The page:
The Messenger of Allah said, “Leave that which makes you doubt for that which does not make you doubt.”
This is a fundamental hadith which underscores our every day lives and is a principle with which we should live. This hadith is very much linked to the hadith “indeed the halal (permissible) is clear and the haram (impermissible) is clear and between them are doubtful matters about which only a few (i.e. the scholars) know”. The hadith continues with the analogy of a sheep which starts to graze close to the forbidden grazing ground. The aim is to keep it well away from the forbidden grazing ground but if you are not careful and you don’t keep tight control it will eventually stray into that which is prohibited.
In our lives we need to be sure what is halal. If we are not sure we either ask the scholars or people of knowledge or we leave it out. If we start engaging in the doubtful we put our religion at risk, whereas if we stick with the halal we have no problem at all.
When we speak about sticking with the halal we don’t just mean food (although that is of paramount importance and something which is often remiss in our time, more on that later) but halal in a holistic way i.e. every aspect of our life from our interactions, transactions, work, money etc.
With food it is sufficient to say that food is generally permissible but always worth checking the ingredients to make sure there is no alcohol or pork/meat related additives. As a rule of thumb stick to something with the halal or vegetarian sign (with the latter check for alcohol – note that red wine vinegar, cider vinegar etc are ok according to scholars). With meat however, there is more of an onus to ensure it is halal.
Learn the maxim with the following wording for ease in the English language, “if in doubt, leave it out”.
The Messenger of Allah said, “The supplication between the adhan and the iqama is accepted, so supplicate!”
This hadith is linked to hadith 8 as discussed before. The time between the first call to prayer and the second call to prayer is a blessed time and a time when we are advised to supplicate to Allah. The Prophet (SAW) himself has asked us to supplicate for him during this time and that we ask Allah to grant him the Blessed Station. This hadith also encourages us to get to the mosque early and sit in a state of contemplation and supplication. This can be done outside of the mosque but the rewards for the mosque are far greater.
The Messenger of Allah said, “He who is content with Allah as his Lord, Islam as a religion and Muhammad as a Messenger, has experienced the sweet taste of faith.”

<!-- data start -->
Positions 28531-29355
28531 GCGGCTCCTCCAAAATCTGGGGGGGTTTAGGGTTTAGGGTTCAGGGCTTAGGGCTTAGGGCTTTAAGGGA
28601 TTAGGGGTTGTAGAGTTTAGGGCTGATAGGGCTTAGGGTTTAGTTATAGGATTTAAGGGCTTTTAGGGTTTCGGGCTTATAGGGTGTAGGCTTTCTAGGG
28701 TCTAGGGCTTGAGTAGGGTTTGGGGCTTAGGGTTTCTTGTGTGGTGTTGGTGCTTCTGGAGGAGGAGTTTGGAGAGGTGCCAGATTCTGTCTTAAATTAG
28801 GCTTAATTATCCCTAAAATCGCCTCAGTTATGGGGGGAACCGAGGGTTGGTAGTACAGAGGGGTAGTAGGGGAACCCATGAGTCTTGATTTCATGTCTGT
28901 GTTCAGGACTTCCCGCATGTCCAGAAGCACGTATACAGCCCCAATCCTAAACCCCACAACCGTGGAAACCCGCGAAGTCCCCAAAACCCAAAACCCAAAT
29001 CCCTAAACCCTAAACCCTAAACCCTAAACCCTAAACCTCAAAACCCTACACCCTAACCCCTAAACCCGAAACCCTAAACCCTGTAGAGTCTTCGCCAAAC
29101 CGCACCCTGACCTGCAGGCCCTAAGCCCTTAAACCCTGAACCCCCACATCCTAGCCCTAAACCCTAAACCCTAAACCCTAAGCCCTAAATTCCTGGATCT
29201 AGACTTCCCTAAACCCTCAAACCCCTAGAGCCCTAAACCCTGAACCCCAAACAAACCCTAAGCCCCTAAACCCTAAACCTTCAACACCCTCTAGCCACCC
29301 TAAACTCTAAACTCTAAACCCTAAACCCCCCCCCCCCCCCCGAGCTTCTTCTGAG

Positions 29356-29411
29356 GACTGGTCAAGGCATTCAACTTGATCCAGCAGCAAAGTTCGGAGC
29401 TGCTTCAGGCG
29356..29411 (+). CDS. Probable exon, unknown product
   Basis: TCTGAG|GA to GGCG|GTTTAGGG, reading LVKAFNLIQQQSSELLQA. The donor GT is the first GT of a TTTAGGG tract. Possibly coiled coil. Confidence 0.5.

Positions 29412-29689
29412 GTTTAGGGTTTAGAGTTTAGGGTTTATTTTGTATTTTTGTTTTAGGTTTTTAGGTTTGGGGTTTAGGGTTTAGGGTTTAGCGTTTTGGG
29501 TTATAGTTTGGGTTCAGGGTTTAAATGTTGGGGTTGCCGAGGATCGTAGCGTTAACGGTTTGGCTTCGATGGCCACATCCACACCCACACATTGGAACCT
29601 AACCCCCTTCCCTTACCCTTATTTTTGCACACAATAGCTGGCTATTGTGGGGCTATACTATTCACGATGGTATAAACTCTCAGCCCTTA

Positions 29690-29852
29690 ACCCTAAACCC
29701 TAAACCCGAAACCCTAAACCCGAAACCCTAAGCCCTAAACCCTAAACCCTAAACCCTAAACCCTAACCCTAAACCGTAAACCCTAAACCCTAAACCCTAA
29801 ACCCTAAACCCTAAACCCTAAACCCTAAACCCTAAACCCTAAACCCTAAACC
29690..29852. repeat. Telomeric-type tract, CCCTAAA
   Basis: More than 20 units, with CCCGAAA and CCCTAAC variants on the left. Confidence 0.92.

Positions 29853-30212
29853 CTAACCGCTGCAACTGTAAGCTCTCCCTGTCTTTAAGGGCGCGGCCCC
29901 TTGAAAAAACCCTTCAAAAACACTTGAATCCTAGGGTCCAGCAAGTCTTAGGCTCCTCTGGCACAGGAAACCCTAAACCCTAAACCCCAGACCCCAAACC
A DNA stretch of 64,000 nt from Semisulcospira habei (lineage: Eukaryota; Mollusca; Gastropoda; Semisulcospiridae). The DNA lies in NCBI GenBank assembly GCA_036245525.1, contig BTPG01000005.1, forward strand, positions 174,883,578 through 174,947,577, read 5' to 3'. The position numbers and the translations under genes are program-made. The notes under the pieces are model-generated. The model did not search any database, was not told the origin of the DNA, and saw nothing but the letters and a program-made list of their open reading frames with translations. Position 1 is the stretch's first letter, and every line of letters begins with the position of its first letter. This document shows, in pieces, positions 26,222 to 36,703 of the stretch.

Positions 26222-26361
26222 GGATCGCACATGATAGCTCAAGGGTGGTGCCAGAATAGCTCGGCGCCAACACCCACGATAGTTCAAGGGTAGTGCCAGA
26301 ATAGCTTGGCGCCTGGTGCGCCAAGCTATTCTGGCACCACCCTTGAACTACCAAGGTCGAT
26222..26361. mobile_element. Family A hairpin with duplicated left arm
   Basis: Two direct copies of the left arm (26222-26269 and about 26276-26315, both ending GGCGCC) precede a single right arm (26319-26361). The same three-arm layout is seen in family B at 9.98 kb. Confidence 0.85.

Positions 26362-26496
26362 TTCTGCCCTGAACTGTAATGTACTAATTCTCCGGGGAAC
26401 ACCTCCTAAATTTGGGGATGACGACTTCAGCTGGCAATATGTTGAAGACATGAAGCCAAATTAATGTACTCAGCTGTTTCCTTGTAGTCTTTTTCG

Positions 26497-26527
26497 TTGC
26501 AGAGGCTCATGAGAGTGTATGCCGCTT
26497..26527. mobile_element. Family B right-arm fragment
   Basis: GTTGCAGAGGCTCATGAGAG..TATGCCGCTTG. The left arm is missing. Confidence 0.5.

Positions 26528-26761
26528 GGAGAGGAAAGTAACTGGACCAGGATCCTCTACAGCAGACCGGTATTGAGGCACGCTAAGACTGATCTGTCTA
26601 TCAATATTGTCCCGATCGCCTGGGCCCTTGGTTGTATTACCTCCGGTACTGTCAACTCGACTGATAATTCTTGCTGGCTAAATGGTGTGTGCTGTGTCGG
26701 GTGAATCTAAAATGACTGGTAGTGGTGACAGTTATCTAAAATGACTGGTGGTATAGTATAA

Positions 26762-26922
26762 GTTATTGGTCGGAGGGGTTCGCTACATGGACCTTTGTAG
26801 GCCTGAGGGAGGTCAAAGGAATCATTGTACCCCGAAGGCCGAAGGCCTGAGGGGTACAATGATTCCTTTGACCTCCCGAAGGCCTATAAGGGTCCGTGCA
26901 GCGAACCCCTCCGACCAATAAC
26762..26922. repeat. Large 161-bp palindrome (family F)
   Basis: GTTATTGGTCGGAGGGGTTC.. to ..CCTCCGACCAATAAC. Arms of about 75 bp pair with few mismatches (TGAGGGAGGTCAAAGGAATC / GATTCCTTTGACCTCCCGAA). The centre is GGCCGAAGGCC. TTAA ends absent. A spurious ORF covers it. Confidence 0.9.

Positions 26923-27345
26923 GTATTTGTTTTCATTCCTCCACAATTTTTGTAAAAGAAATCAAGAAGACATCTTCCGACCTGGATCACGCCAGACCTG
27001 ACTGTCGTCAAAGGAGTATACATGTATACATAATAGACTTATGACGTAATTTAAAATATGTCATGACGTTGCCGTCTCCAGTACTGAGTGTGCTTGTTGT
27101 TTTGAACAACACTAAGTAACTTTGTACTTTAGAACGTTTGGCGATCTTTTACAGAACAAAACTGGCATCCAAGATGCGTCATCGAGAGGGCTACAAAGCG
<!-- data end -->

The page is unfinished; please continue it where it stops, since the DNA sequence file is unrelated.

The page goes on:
In our graves we will be asked three questions, 1) who is your Lord? 2) what is your religion? 3) who is your Prophet?
The answers to these questions will be from the heart rather than just memorizing the answers as one can easily do. In the hadith above we are confirming the answers to these three questions and by being pleased with it we will gain the sweetness of faith and know that we will be safe when asked these questions in our grave. The scholars have narrated that we should recite this dua three times in the morning and in the evening.
The Messenger of Allah said, “It may be that the one disheveled, who is shunned from doorsteps, were he to take an oath by Allah, He would indeed fulfill it.”
This hadith is talking about someone who is a poor person, taking refuge on doorsteps but who has strong faith in Allah. This person has a closeness to Allah that others may overlook, but Allah doesn’t look at a persons appearance but at their hearts. We concentrate on the appearance and work to amass goods and belongings, but these things can always take us further away from Allah. This isn’t to say that a poor person will automatically be closer to Allah, but poor people are often overlooked or worse looked down upon. We need to be careful to 1) not overlook the poor person and 2) not to look down upon the poor person. If anything, we can go to them (if we know they are pious) and ask them for dua.
The Messenger of Allah said, “The 2 raka’ of the dawn prayer are superior to the world and all that it contains.”
According to most scholars this hadith refers to the benefit of praying the 2 extra cycles of prayer before the obligatory fajr prayer. The benefit are both in this world i.e. a better and deeper connection to Allah and in the next world the reward that you receive and which will make the scales on the day of judgement weightier on your side.
A thought is that if the 2 extra (sunnah) prayers are worth this then what is the worth of the 2 obligatory prayers? It is something incomprehensible.
We should really attempt to pray these 2 prayers where possible, that is of course once we are firm in our 5 daily obligatory prayers.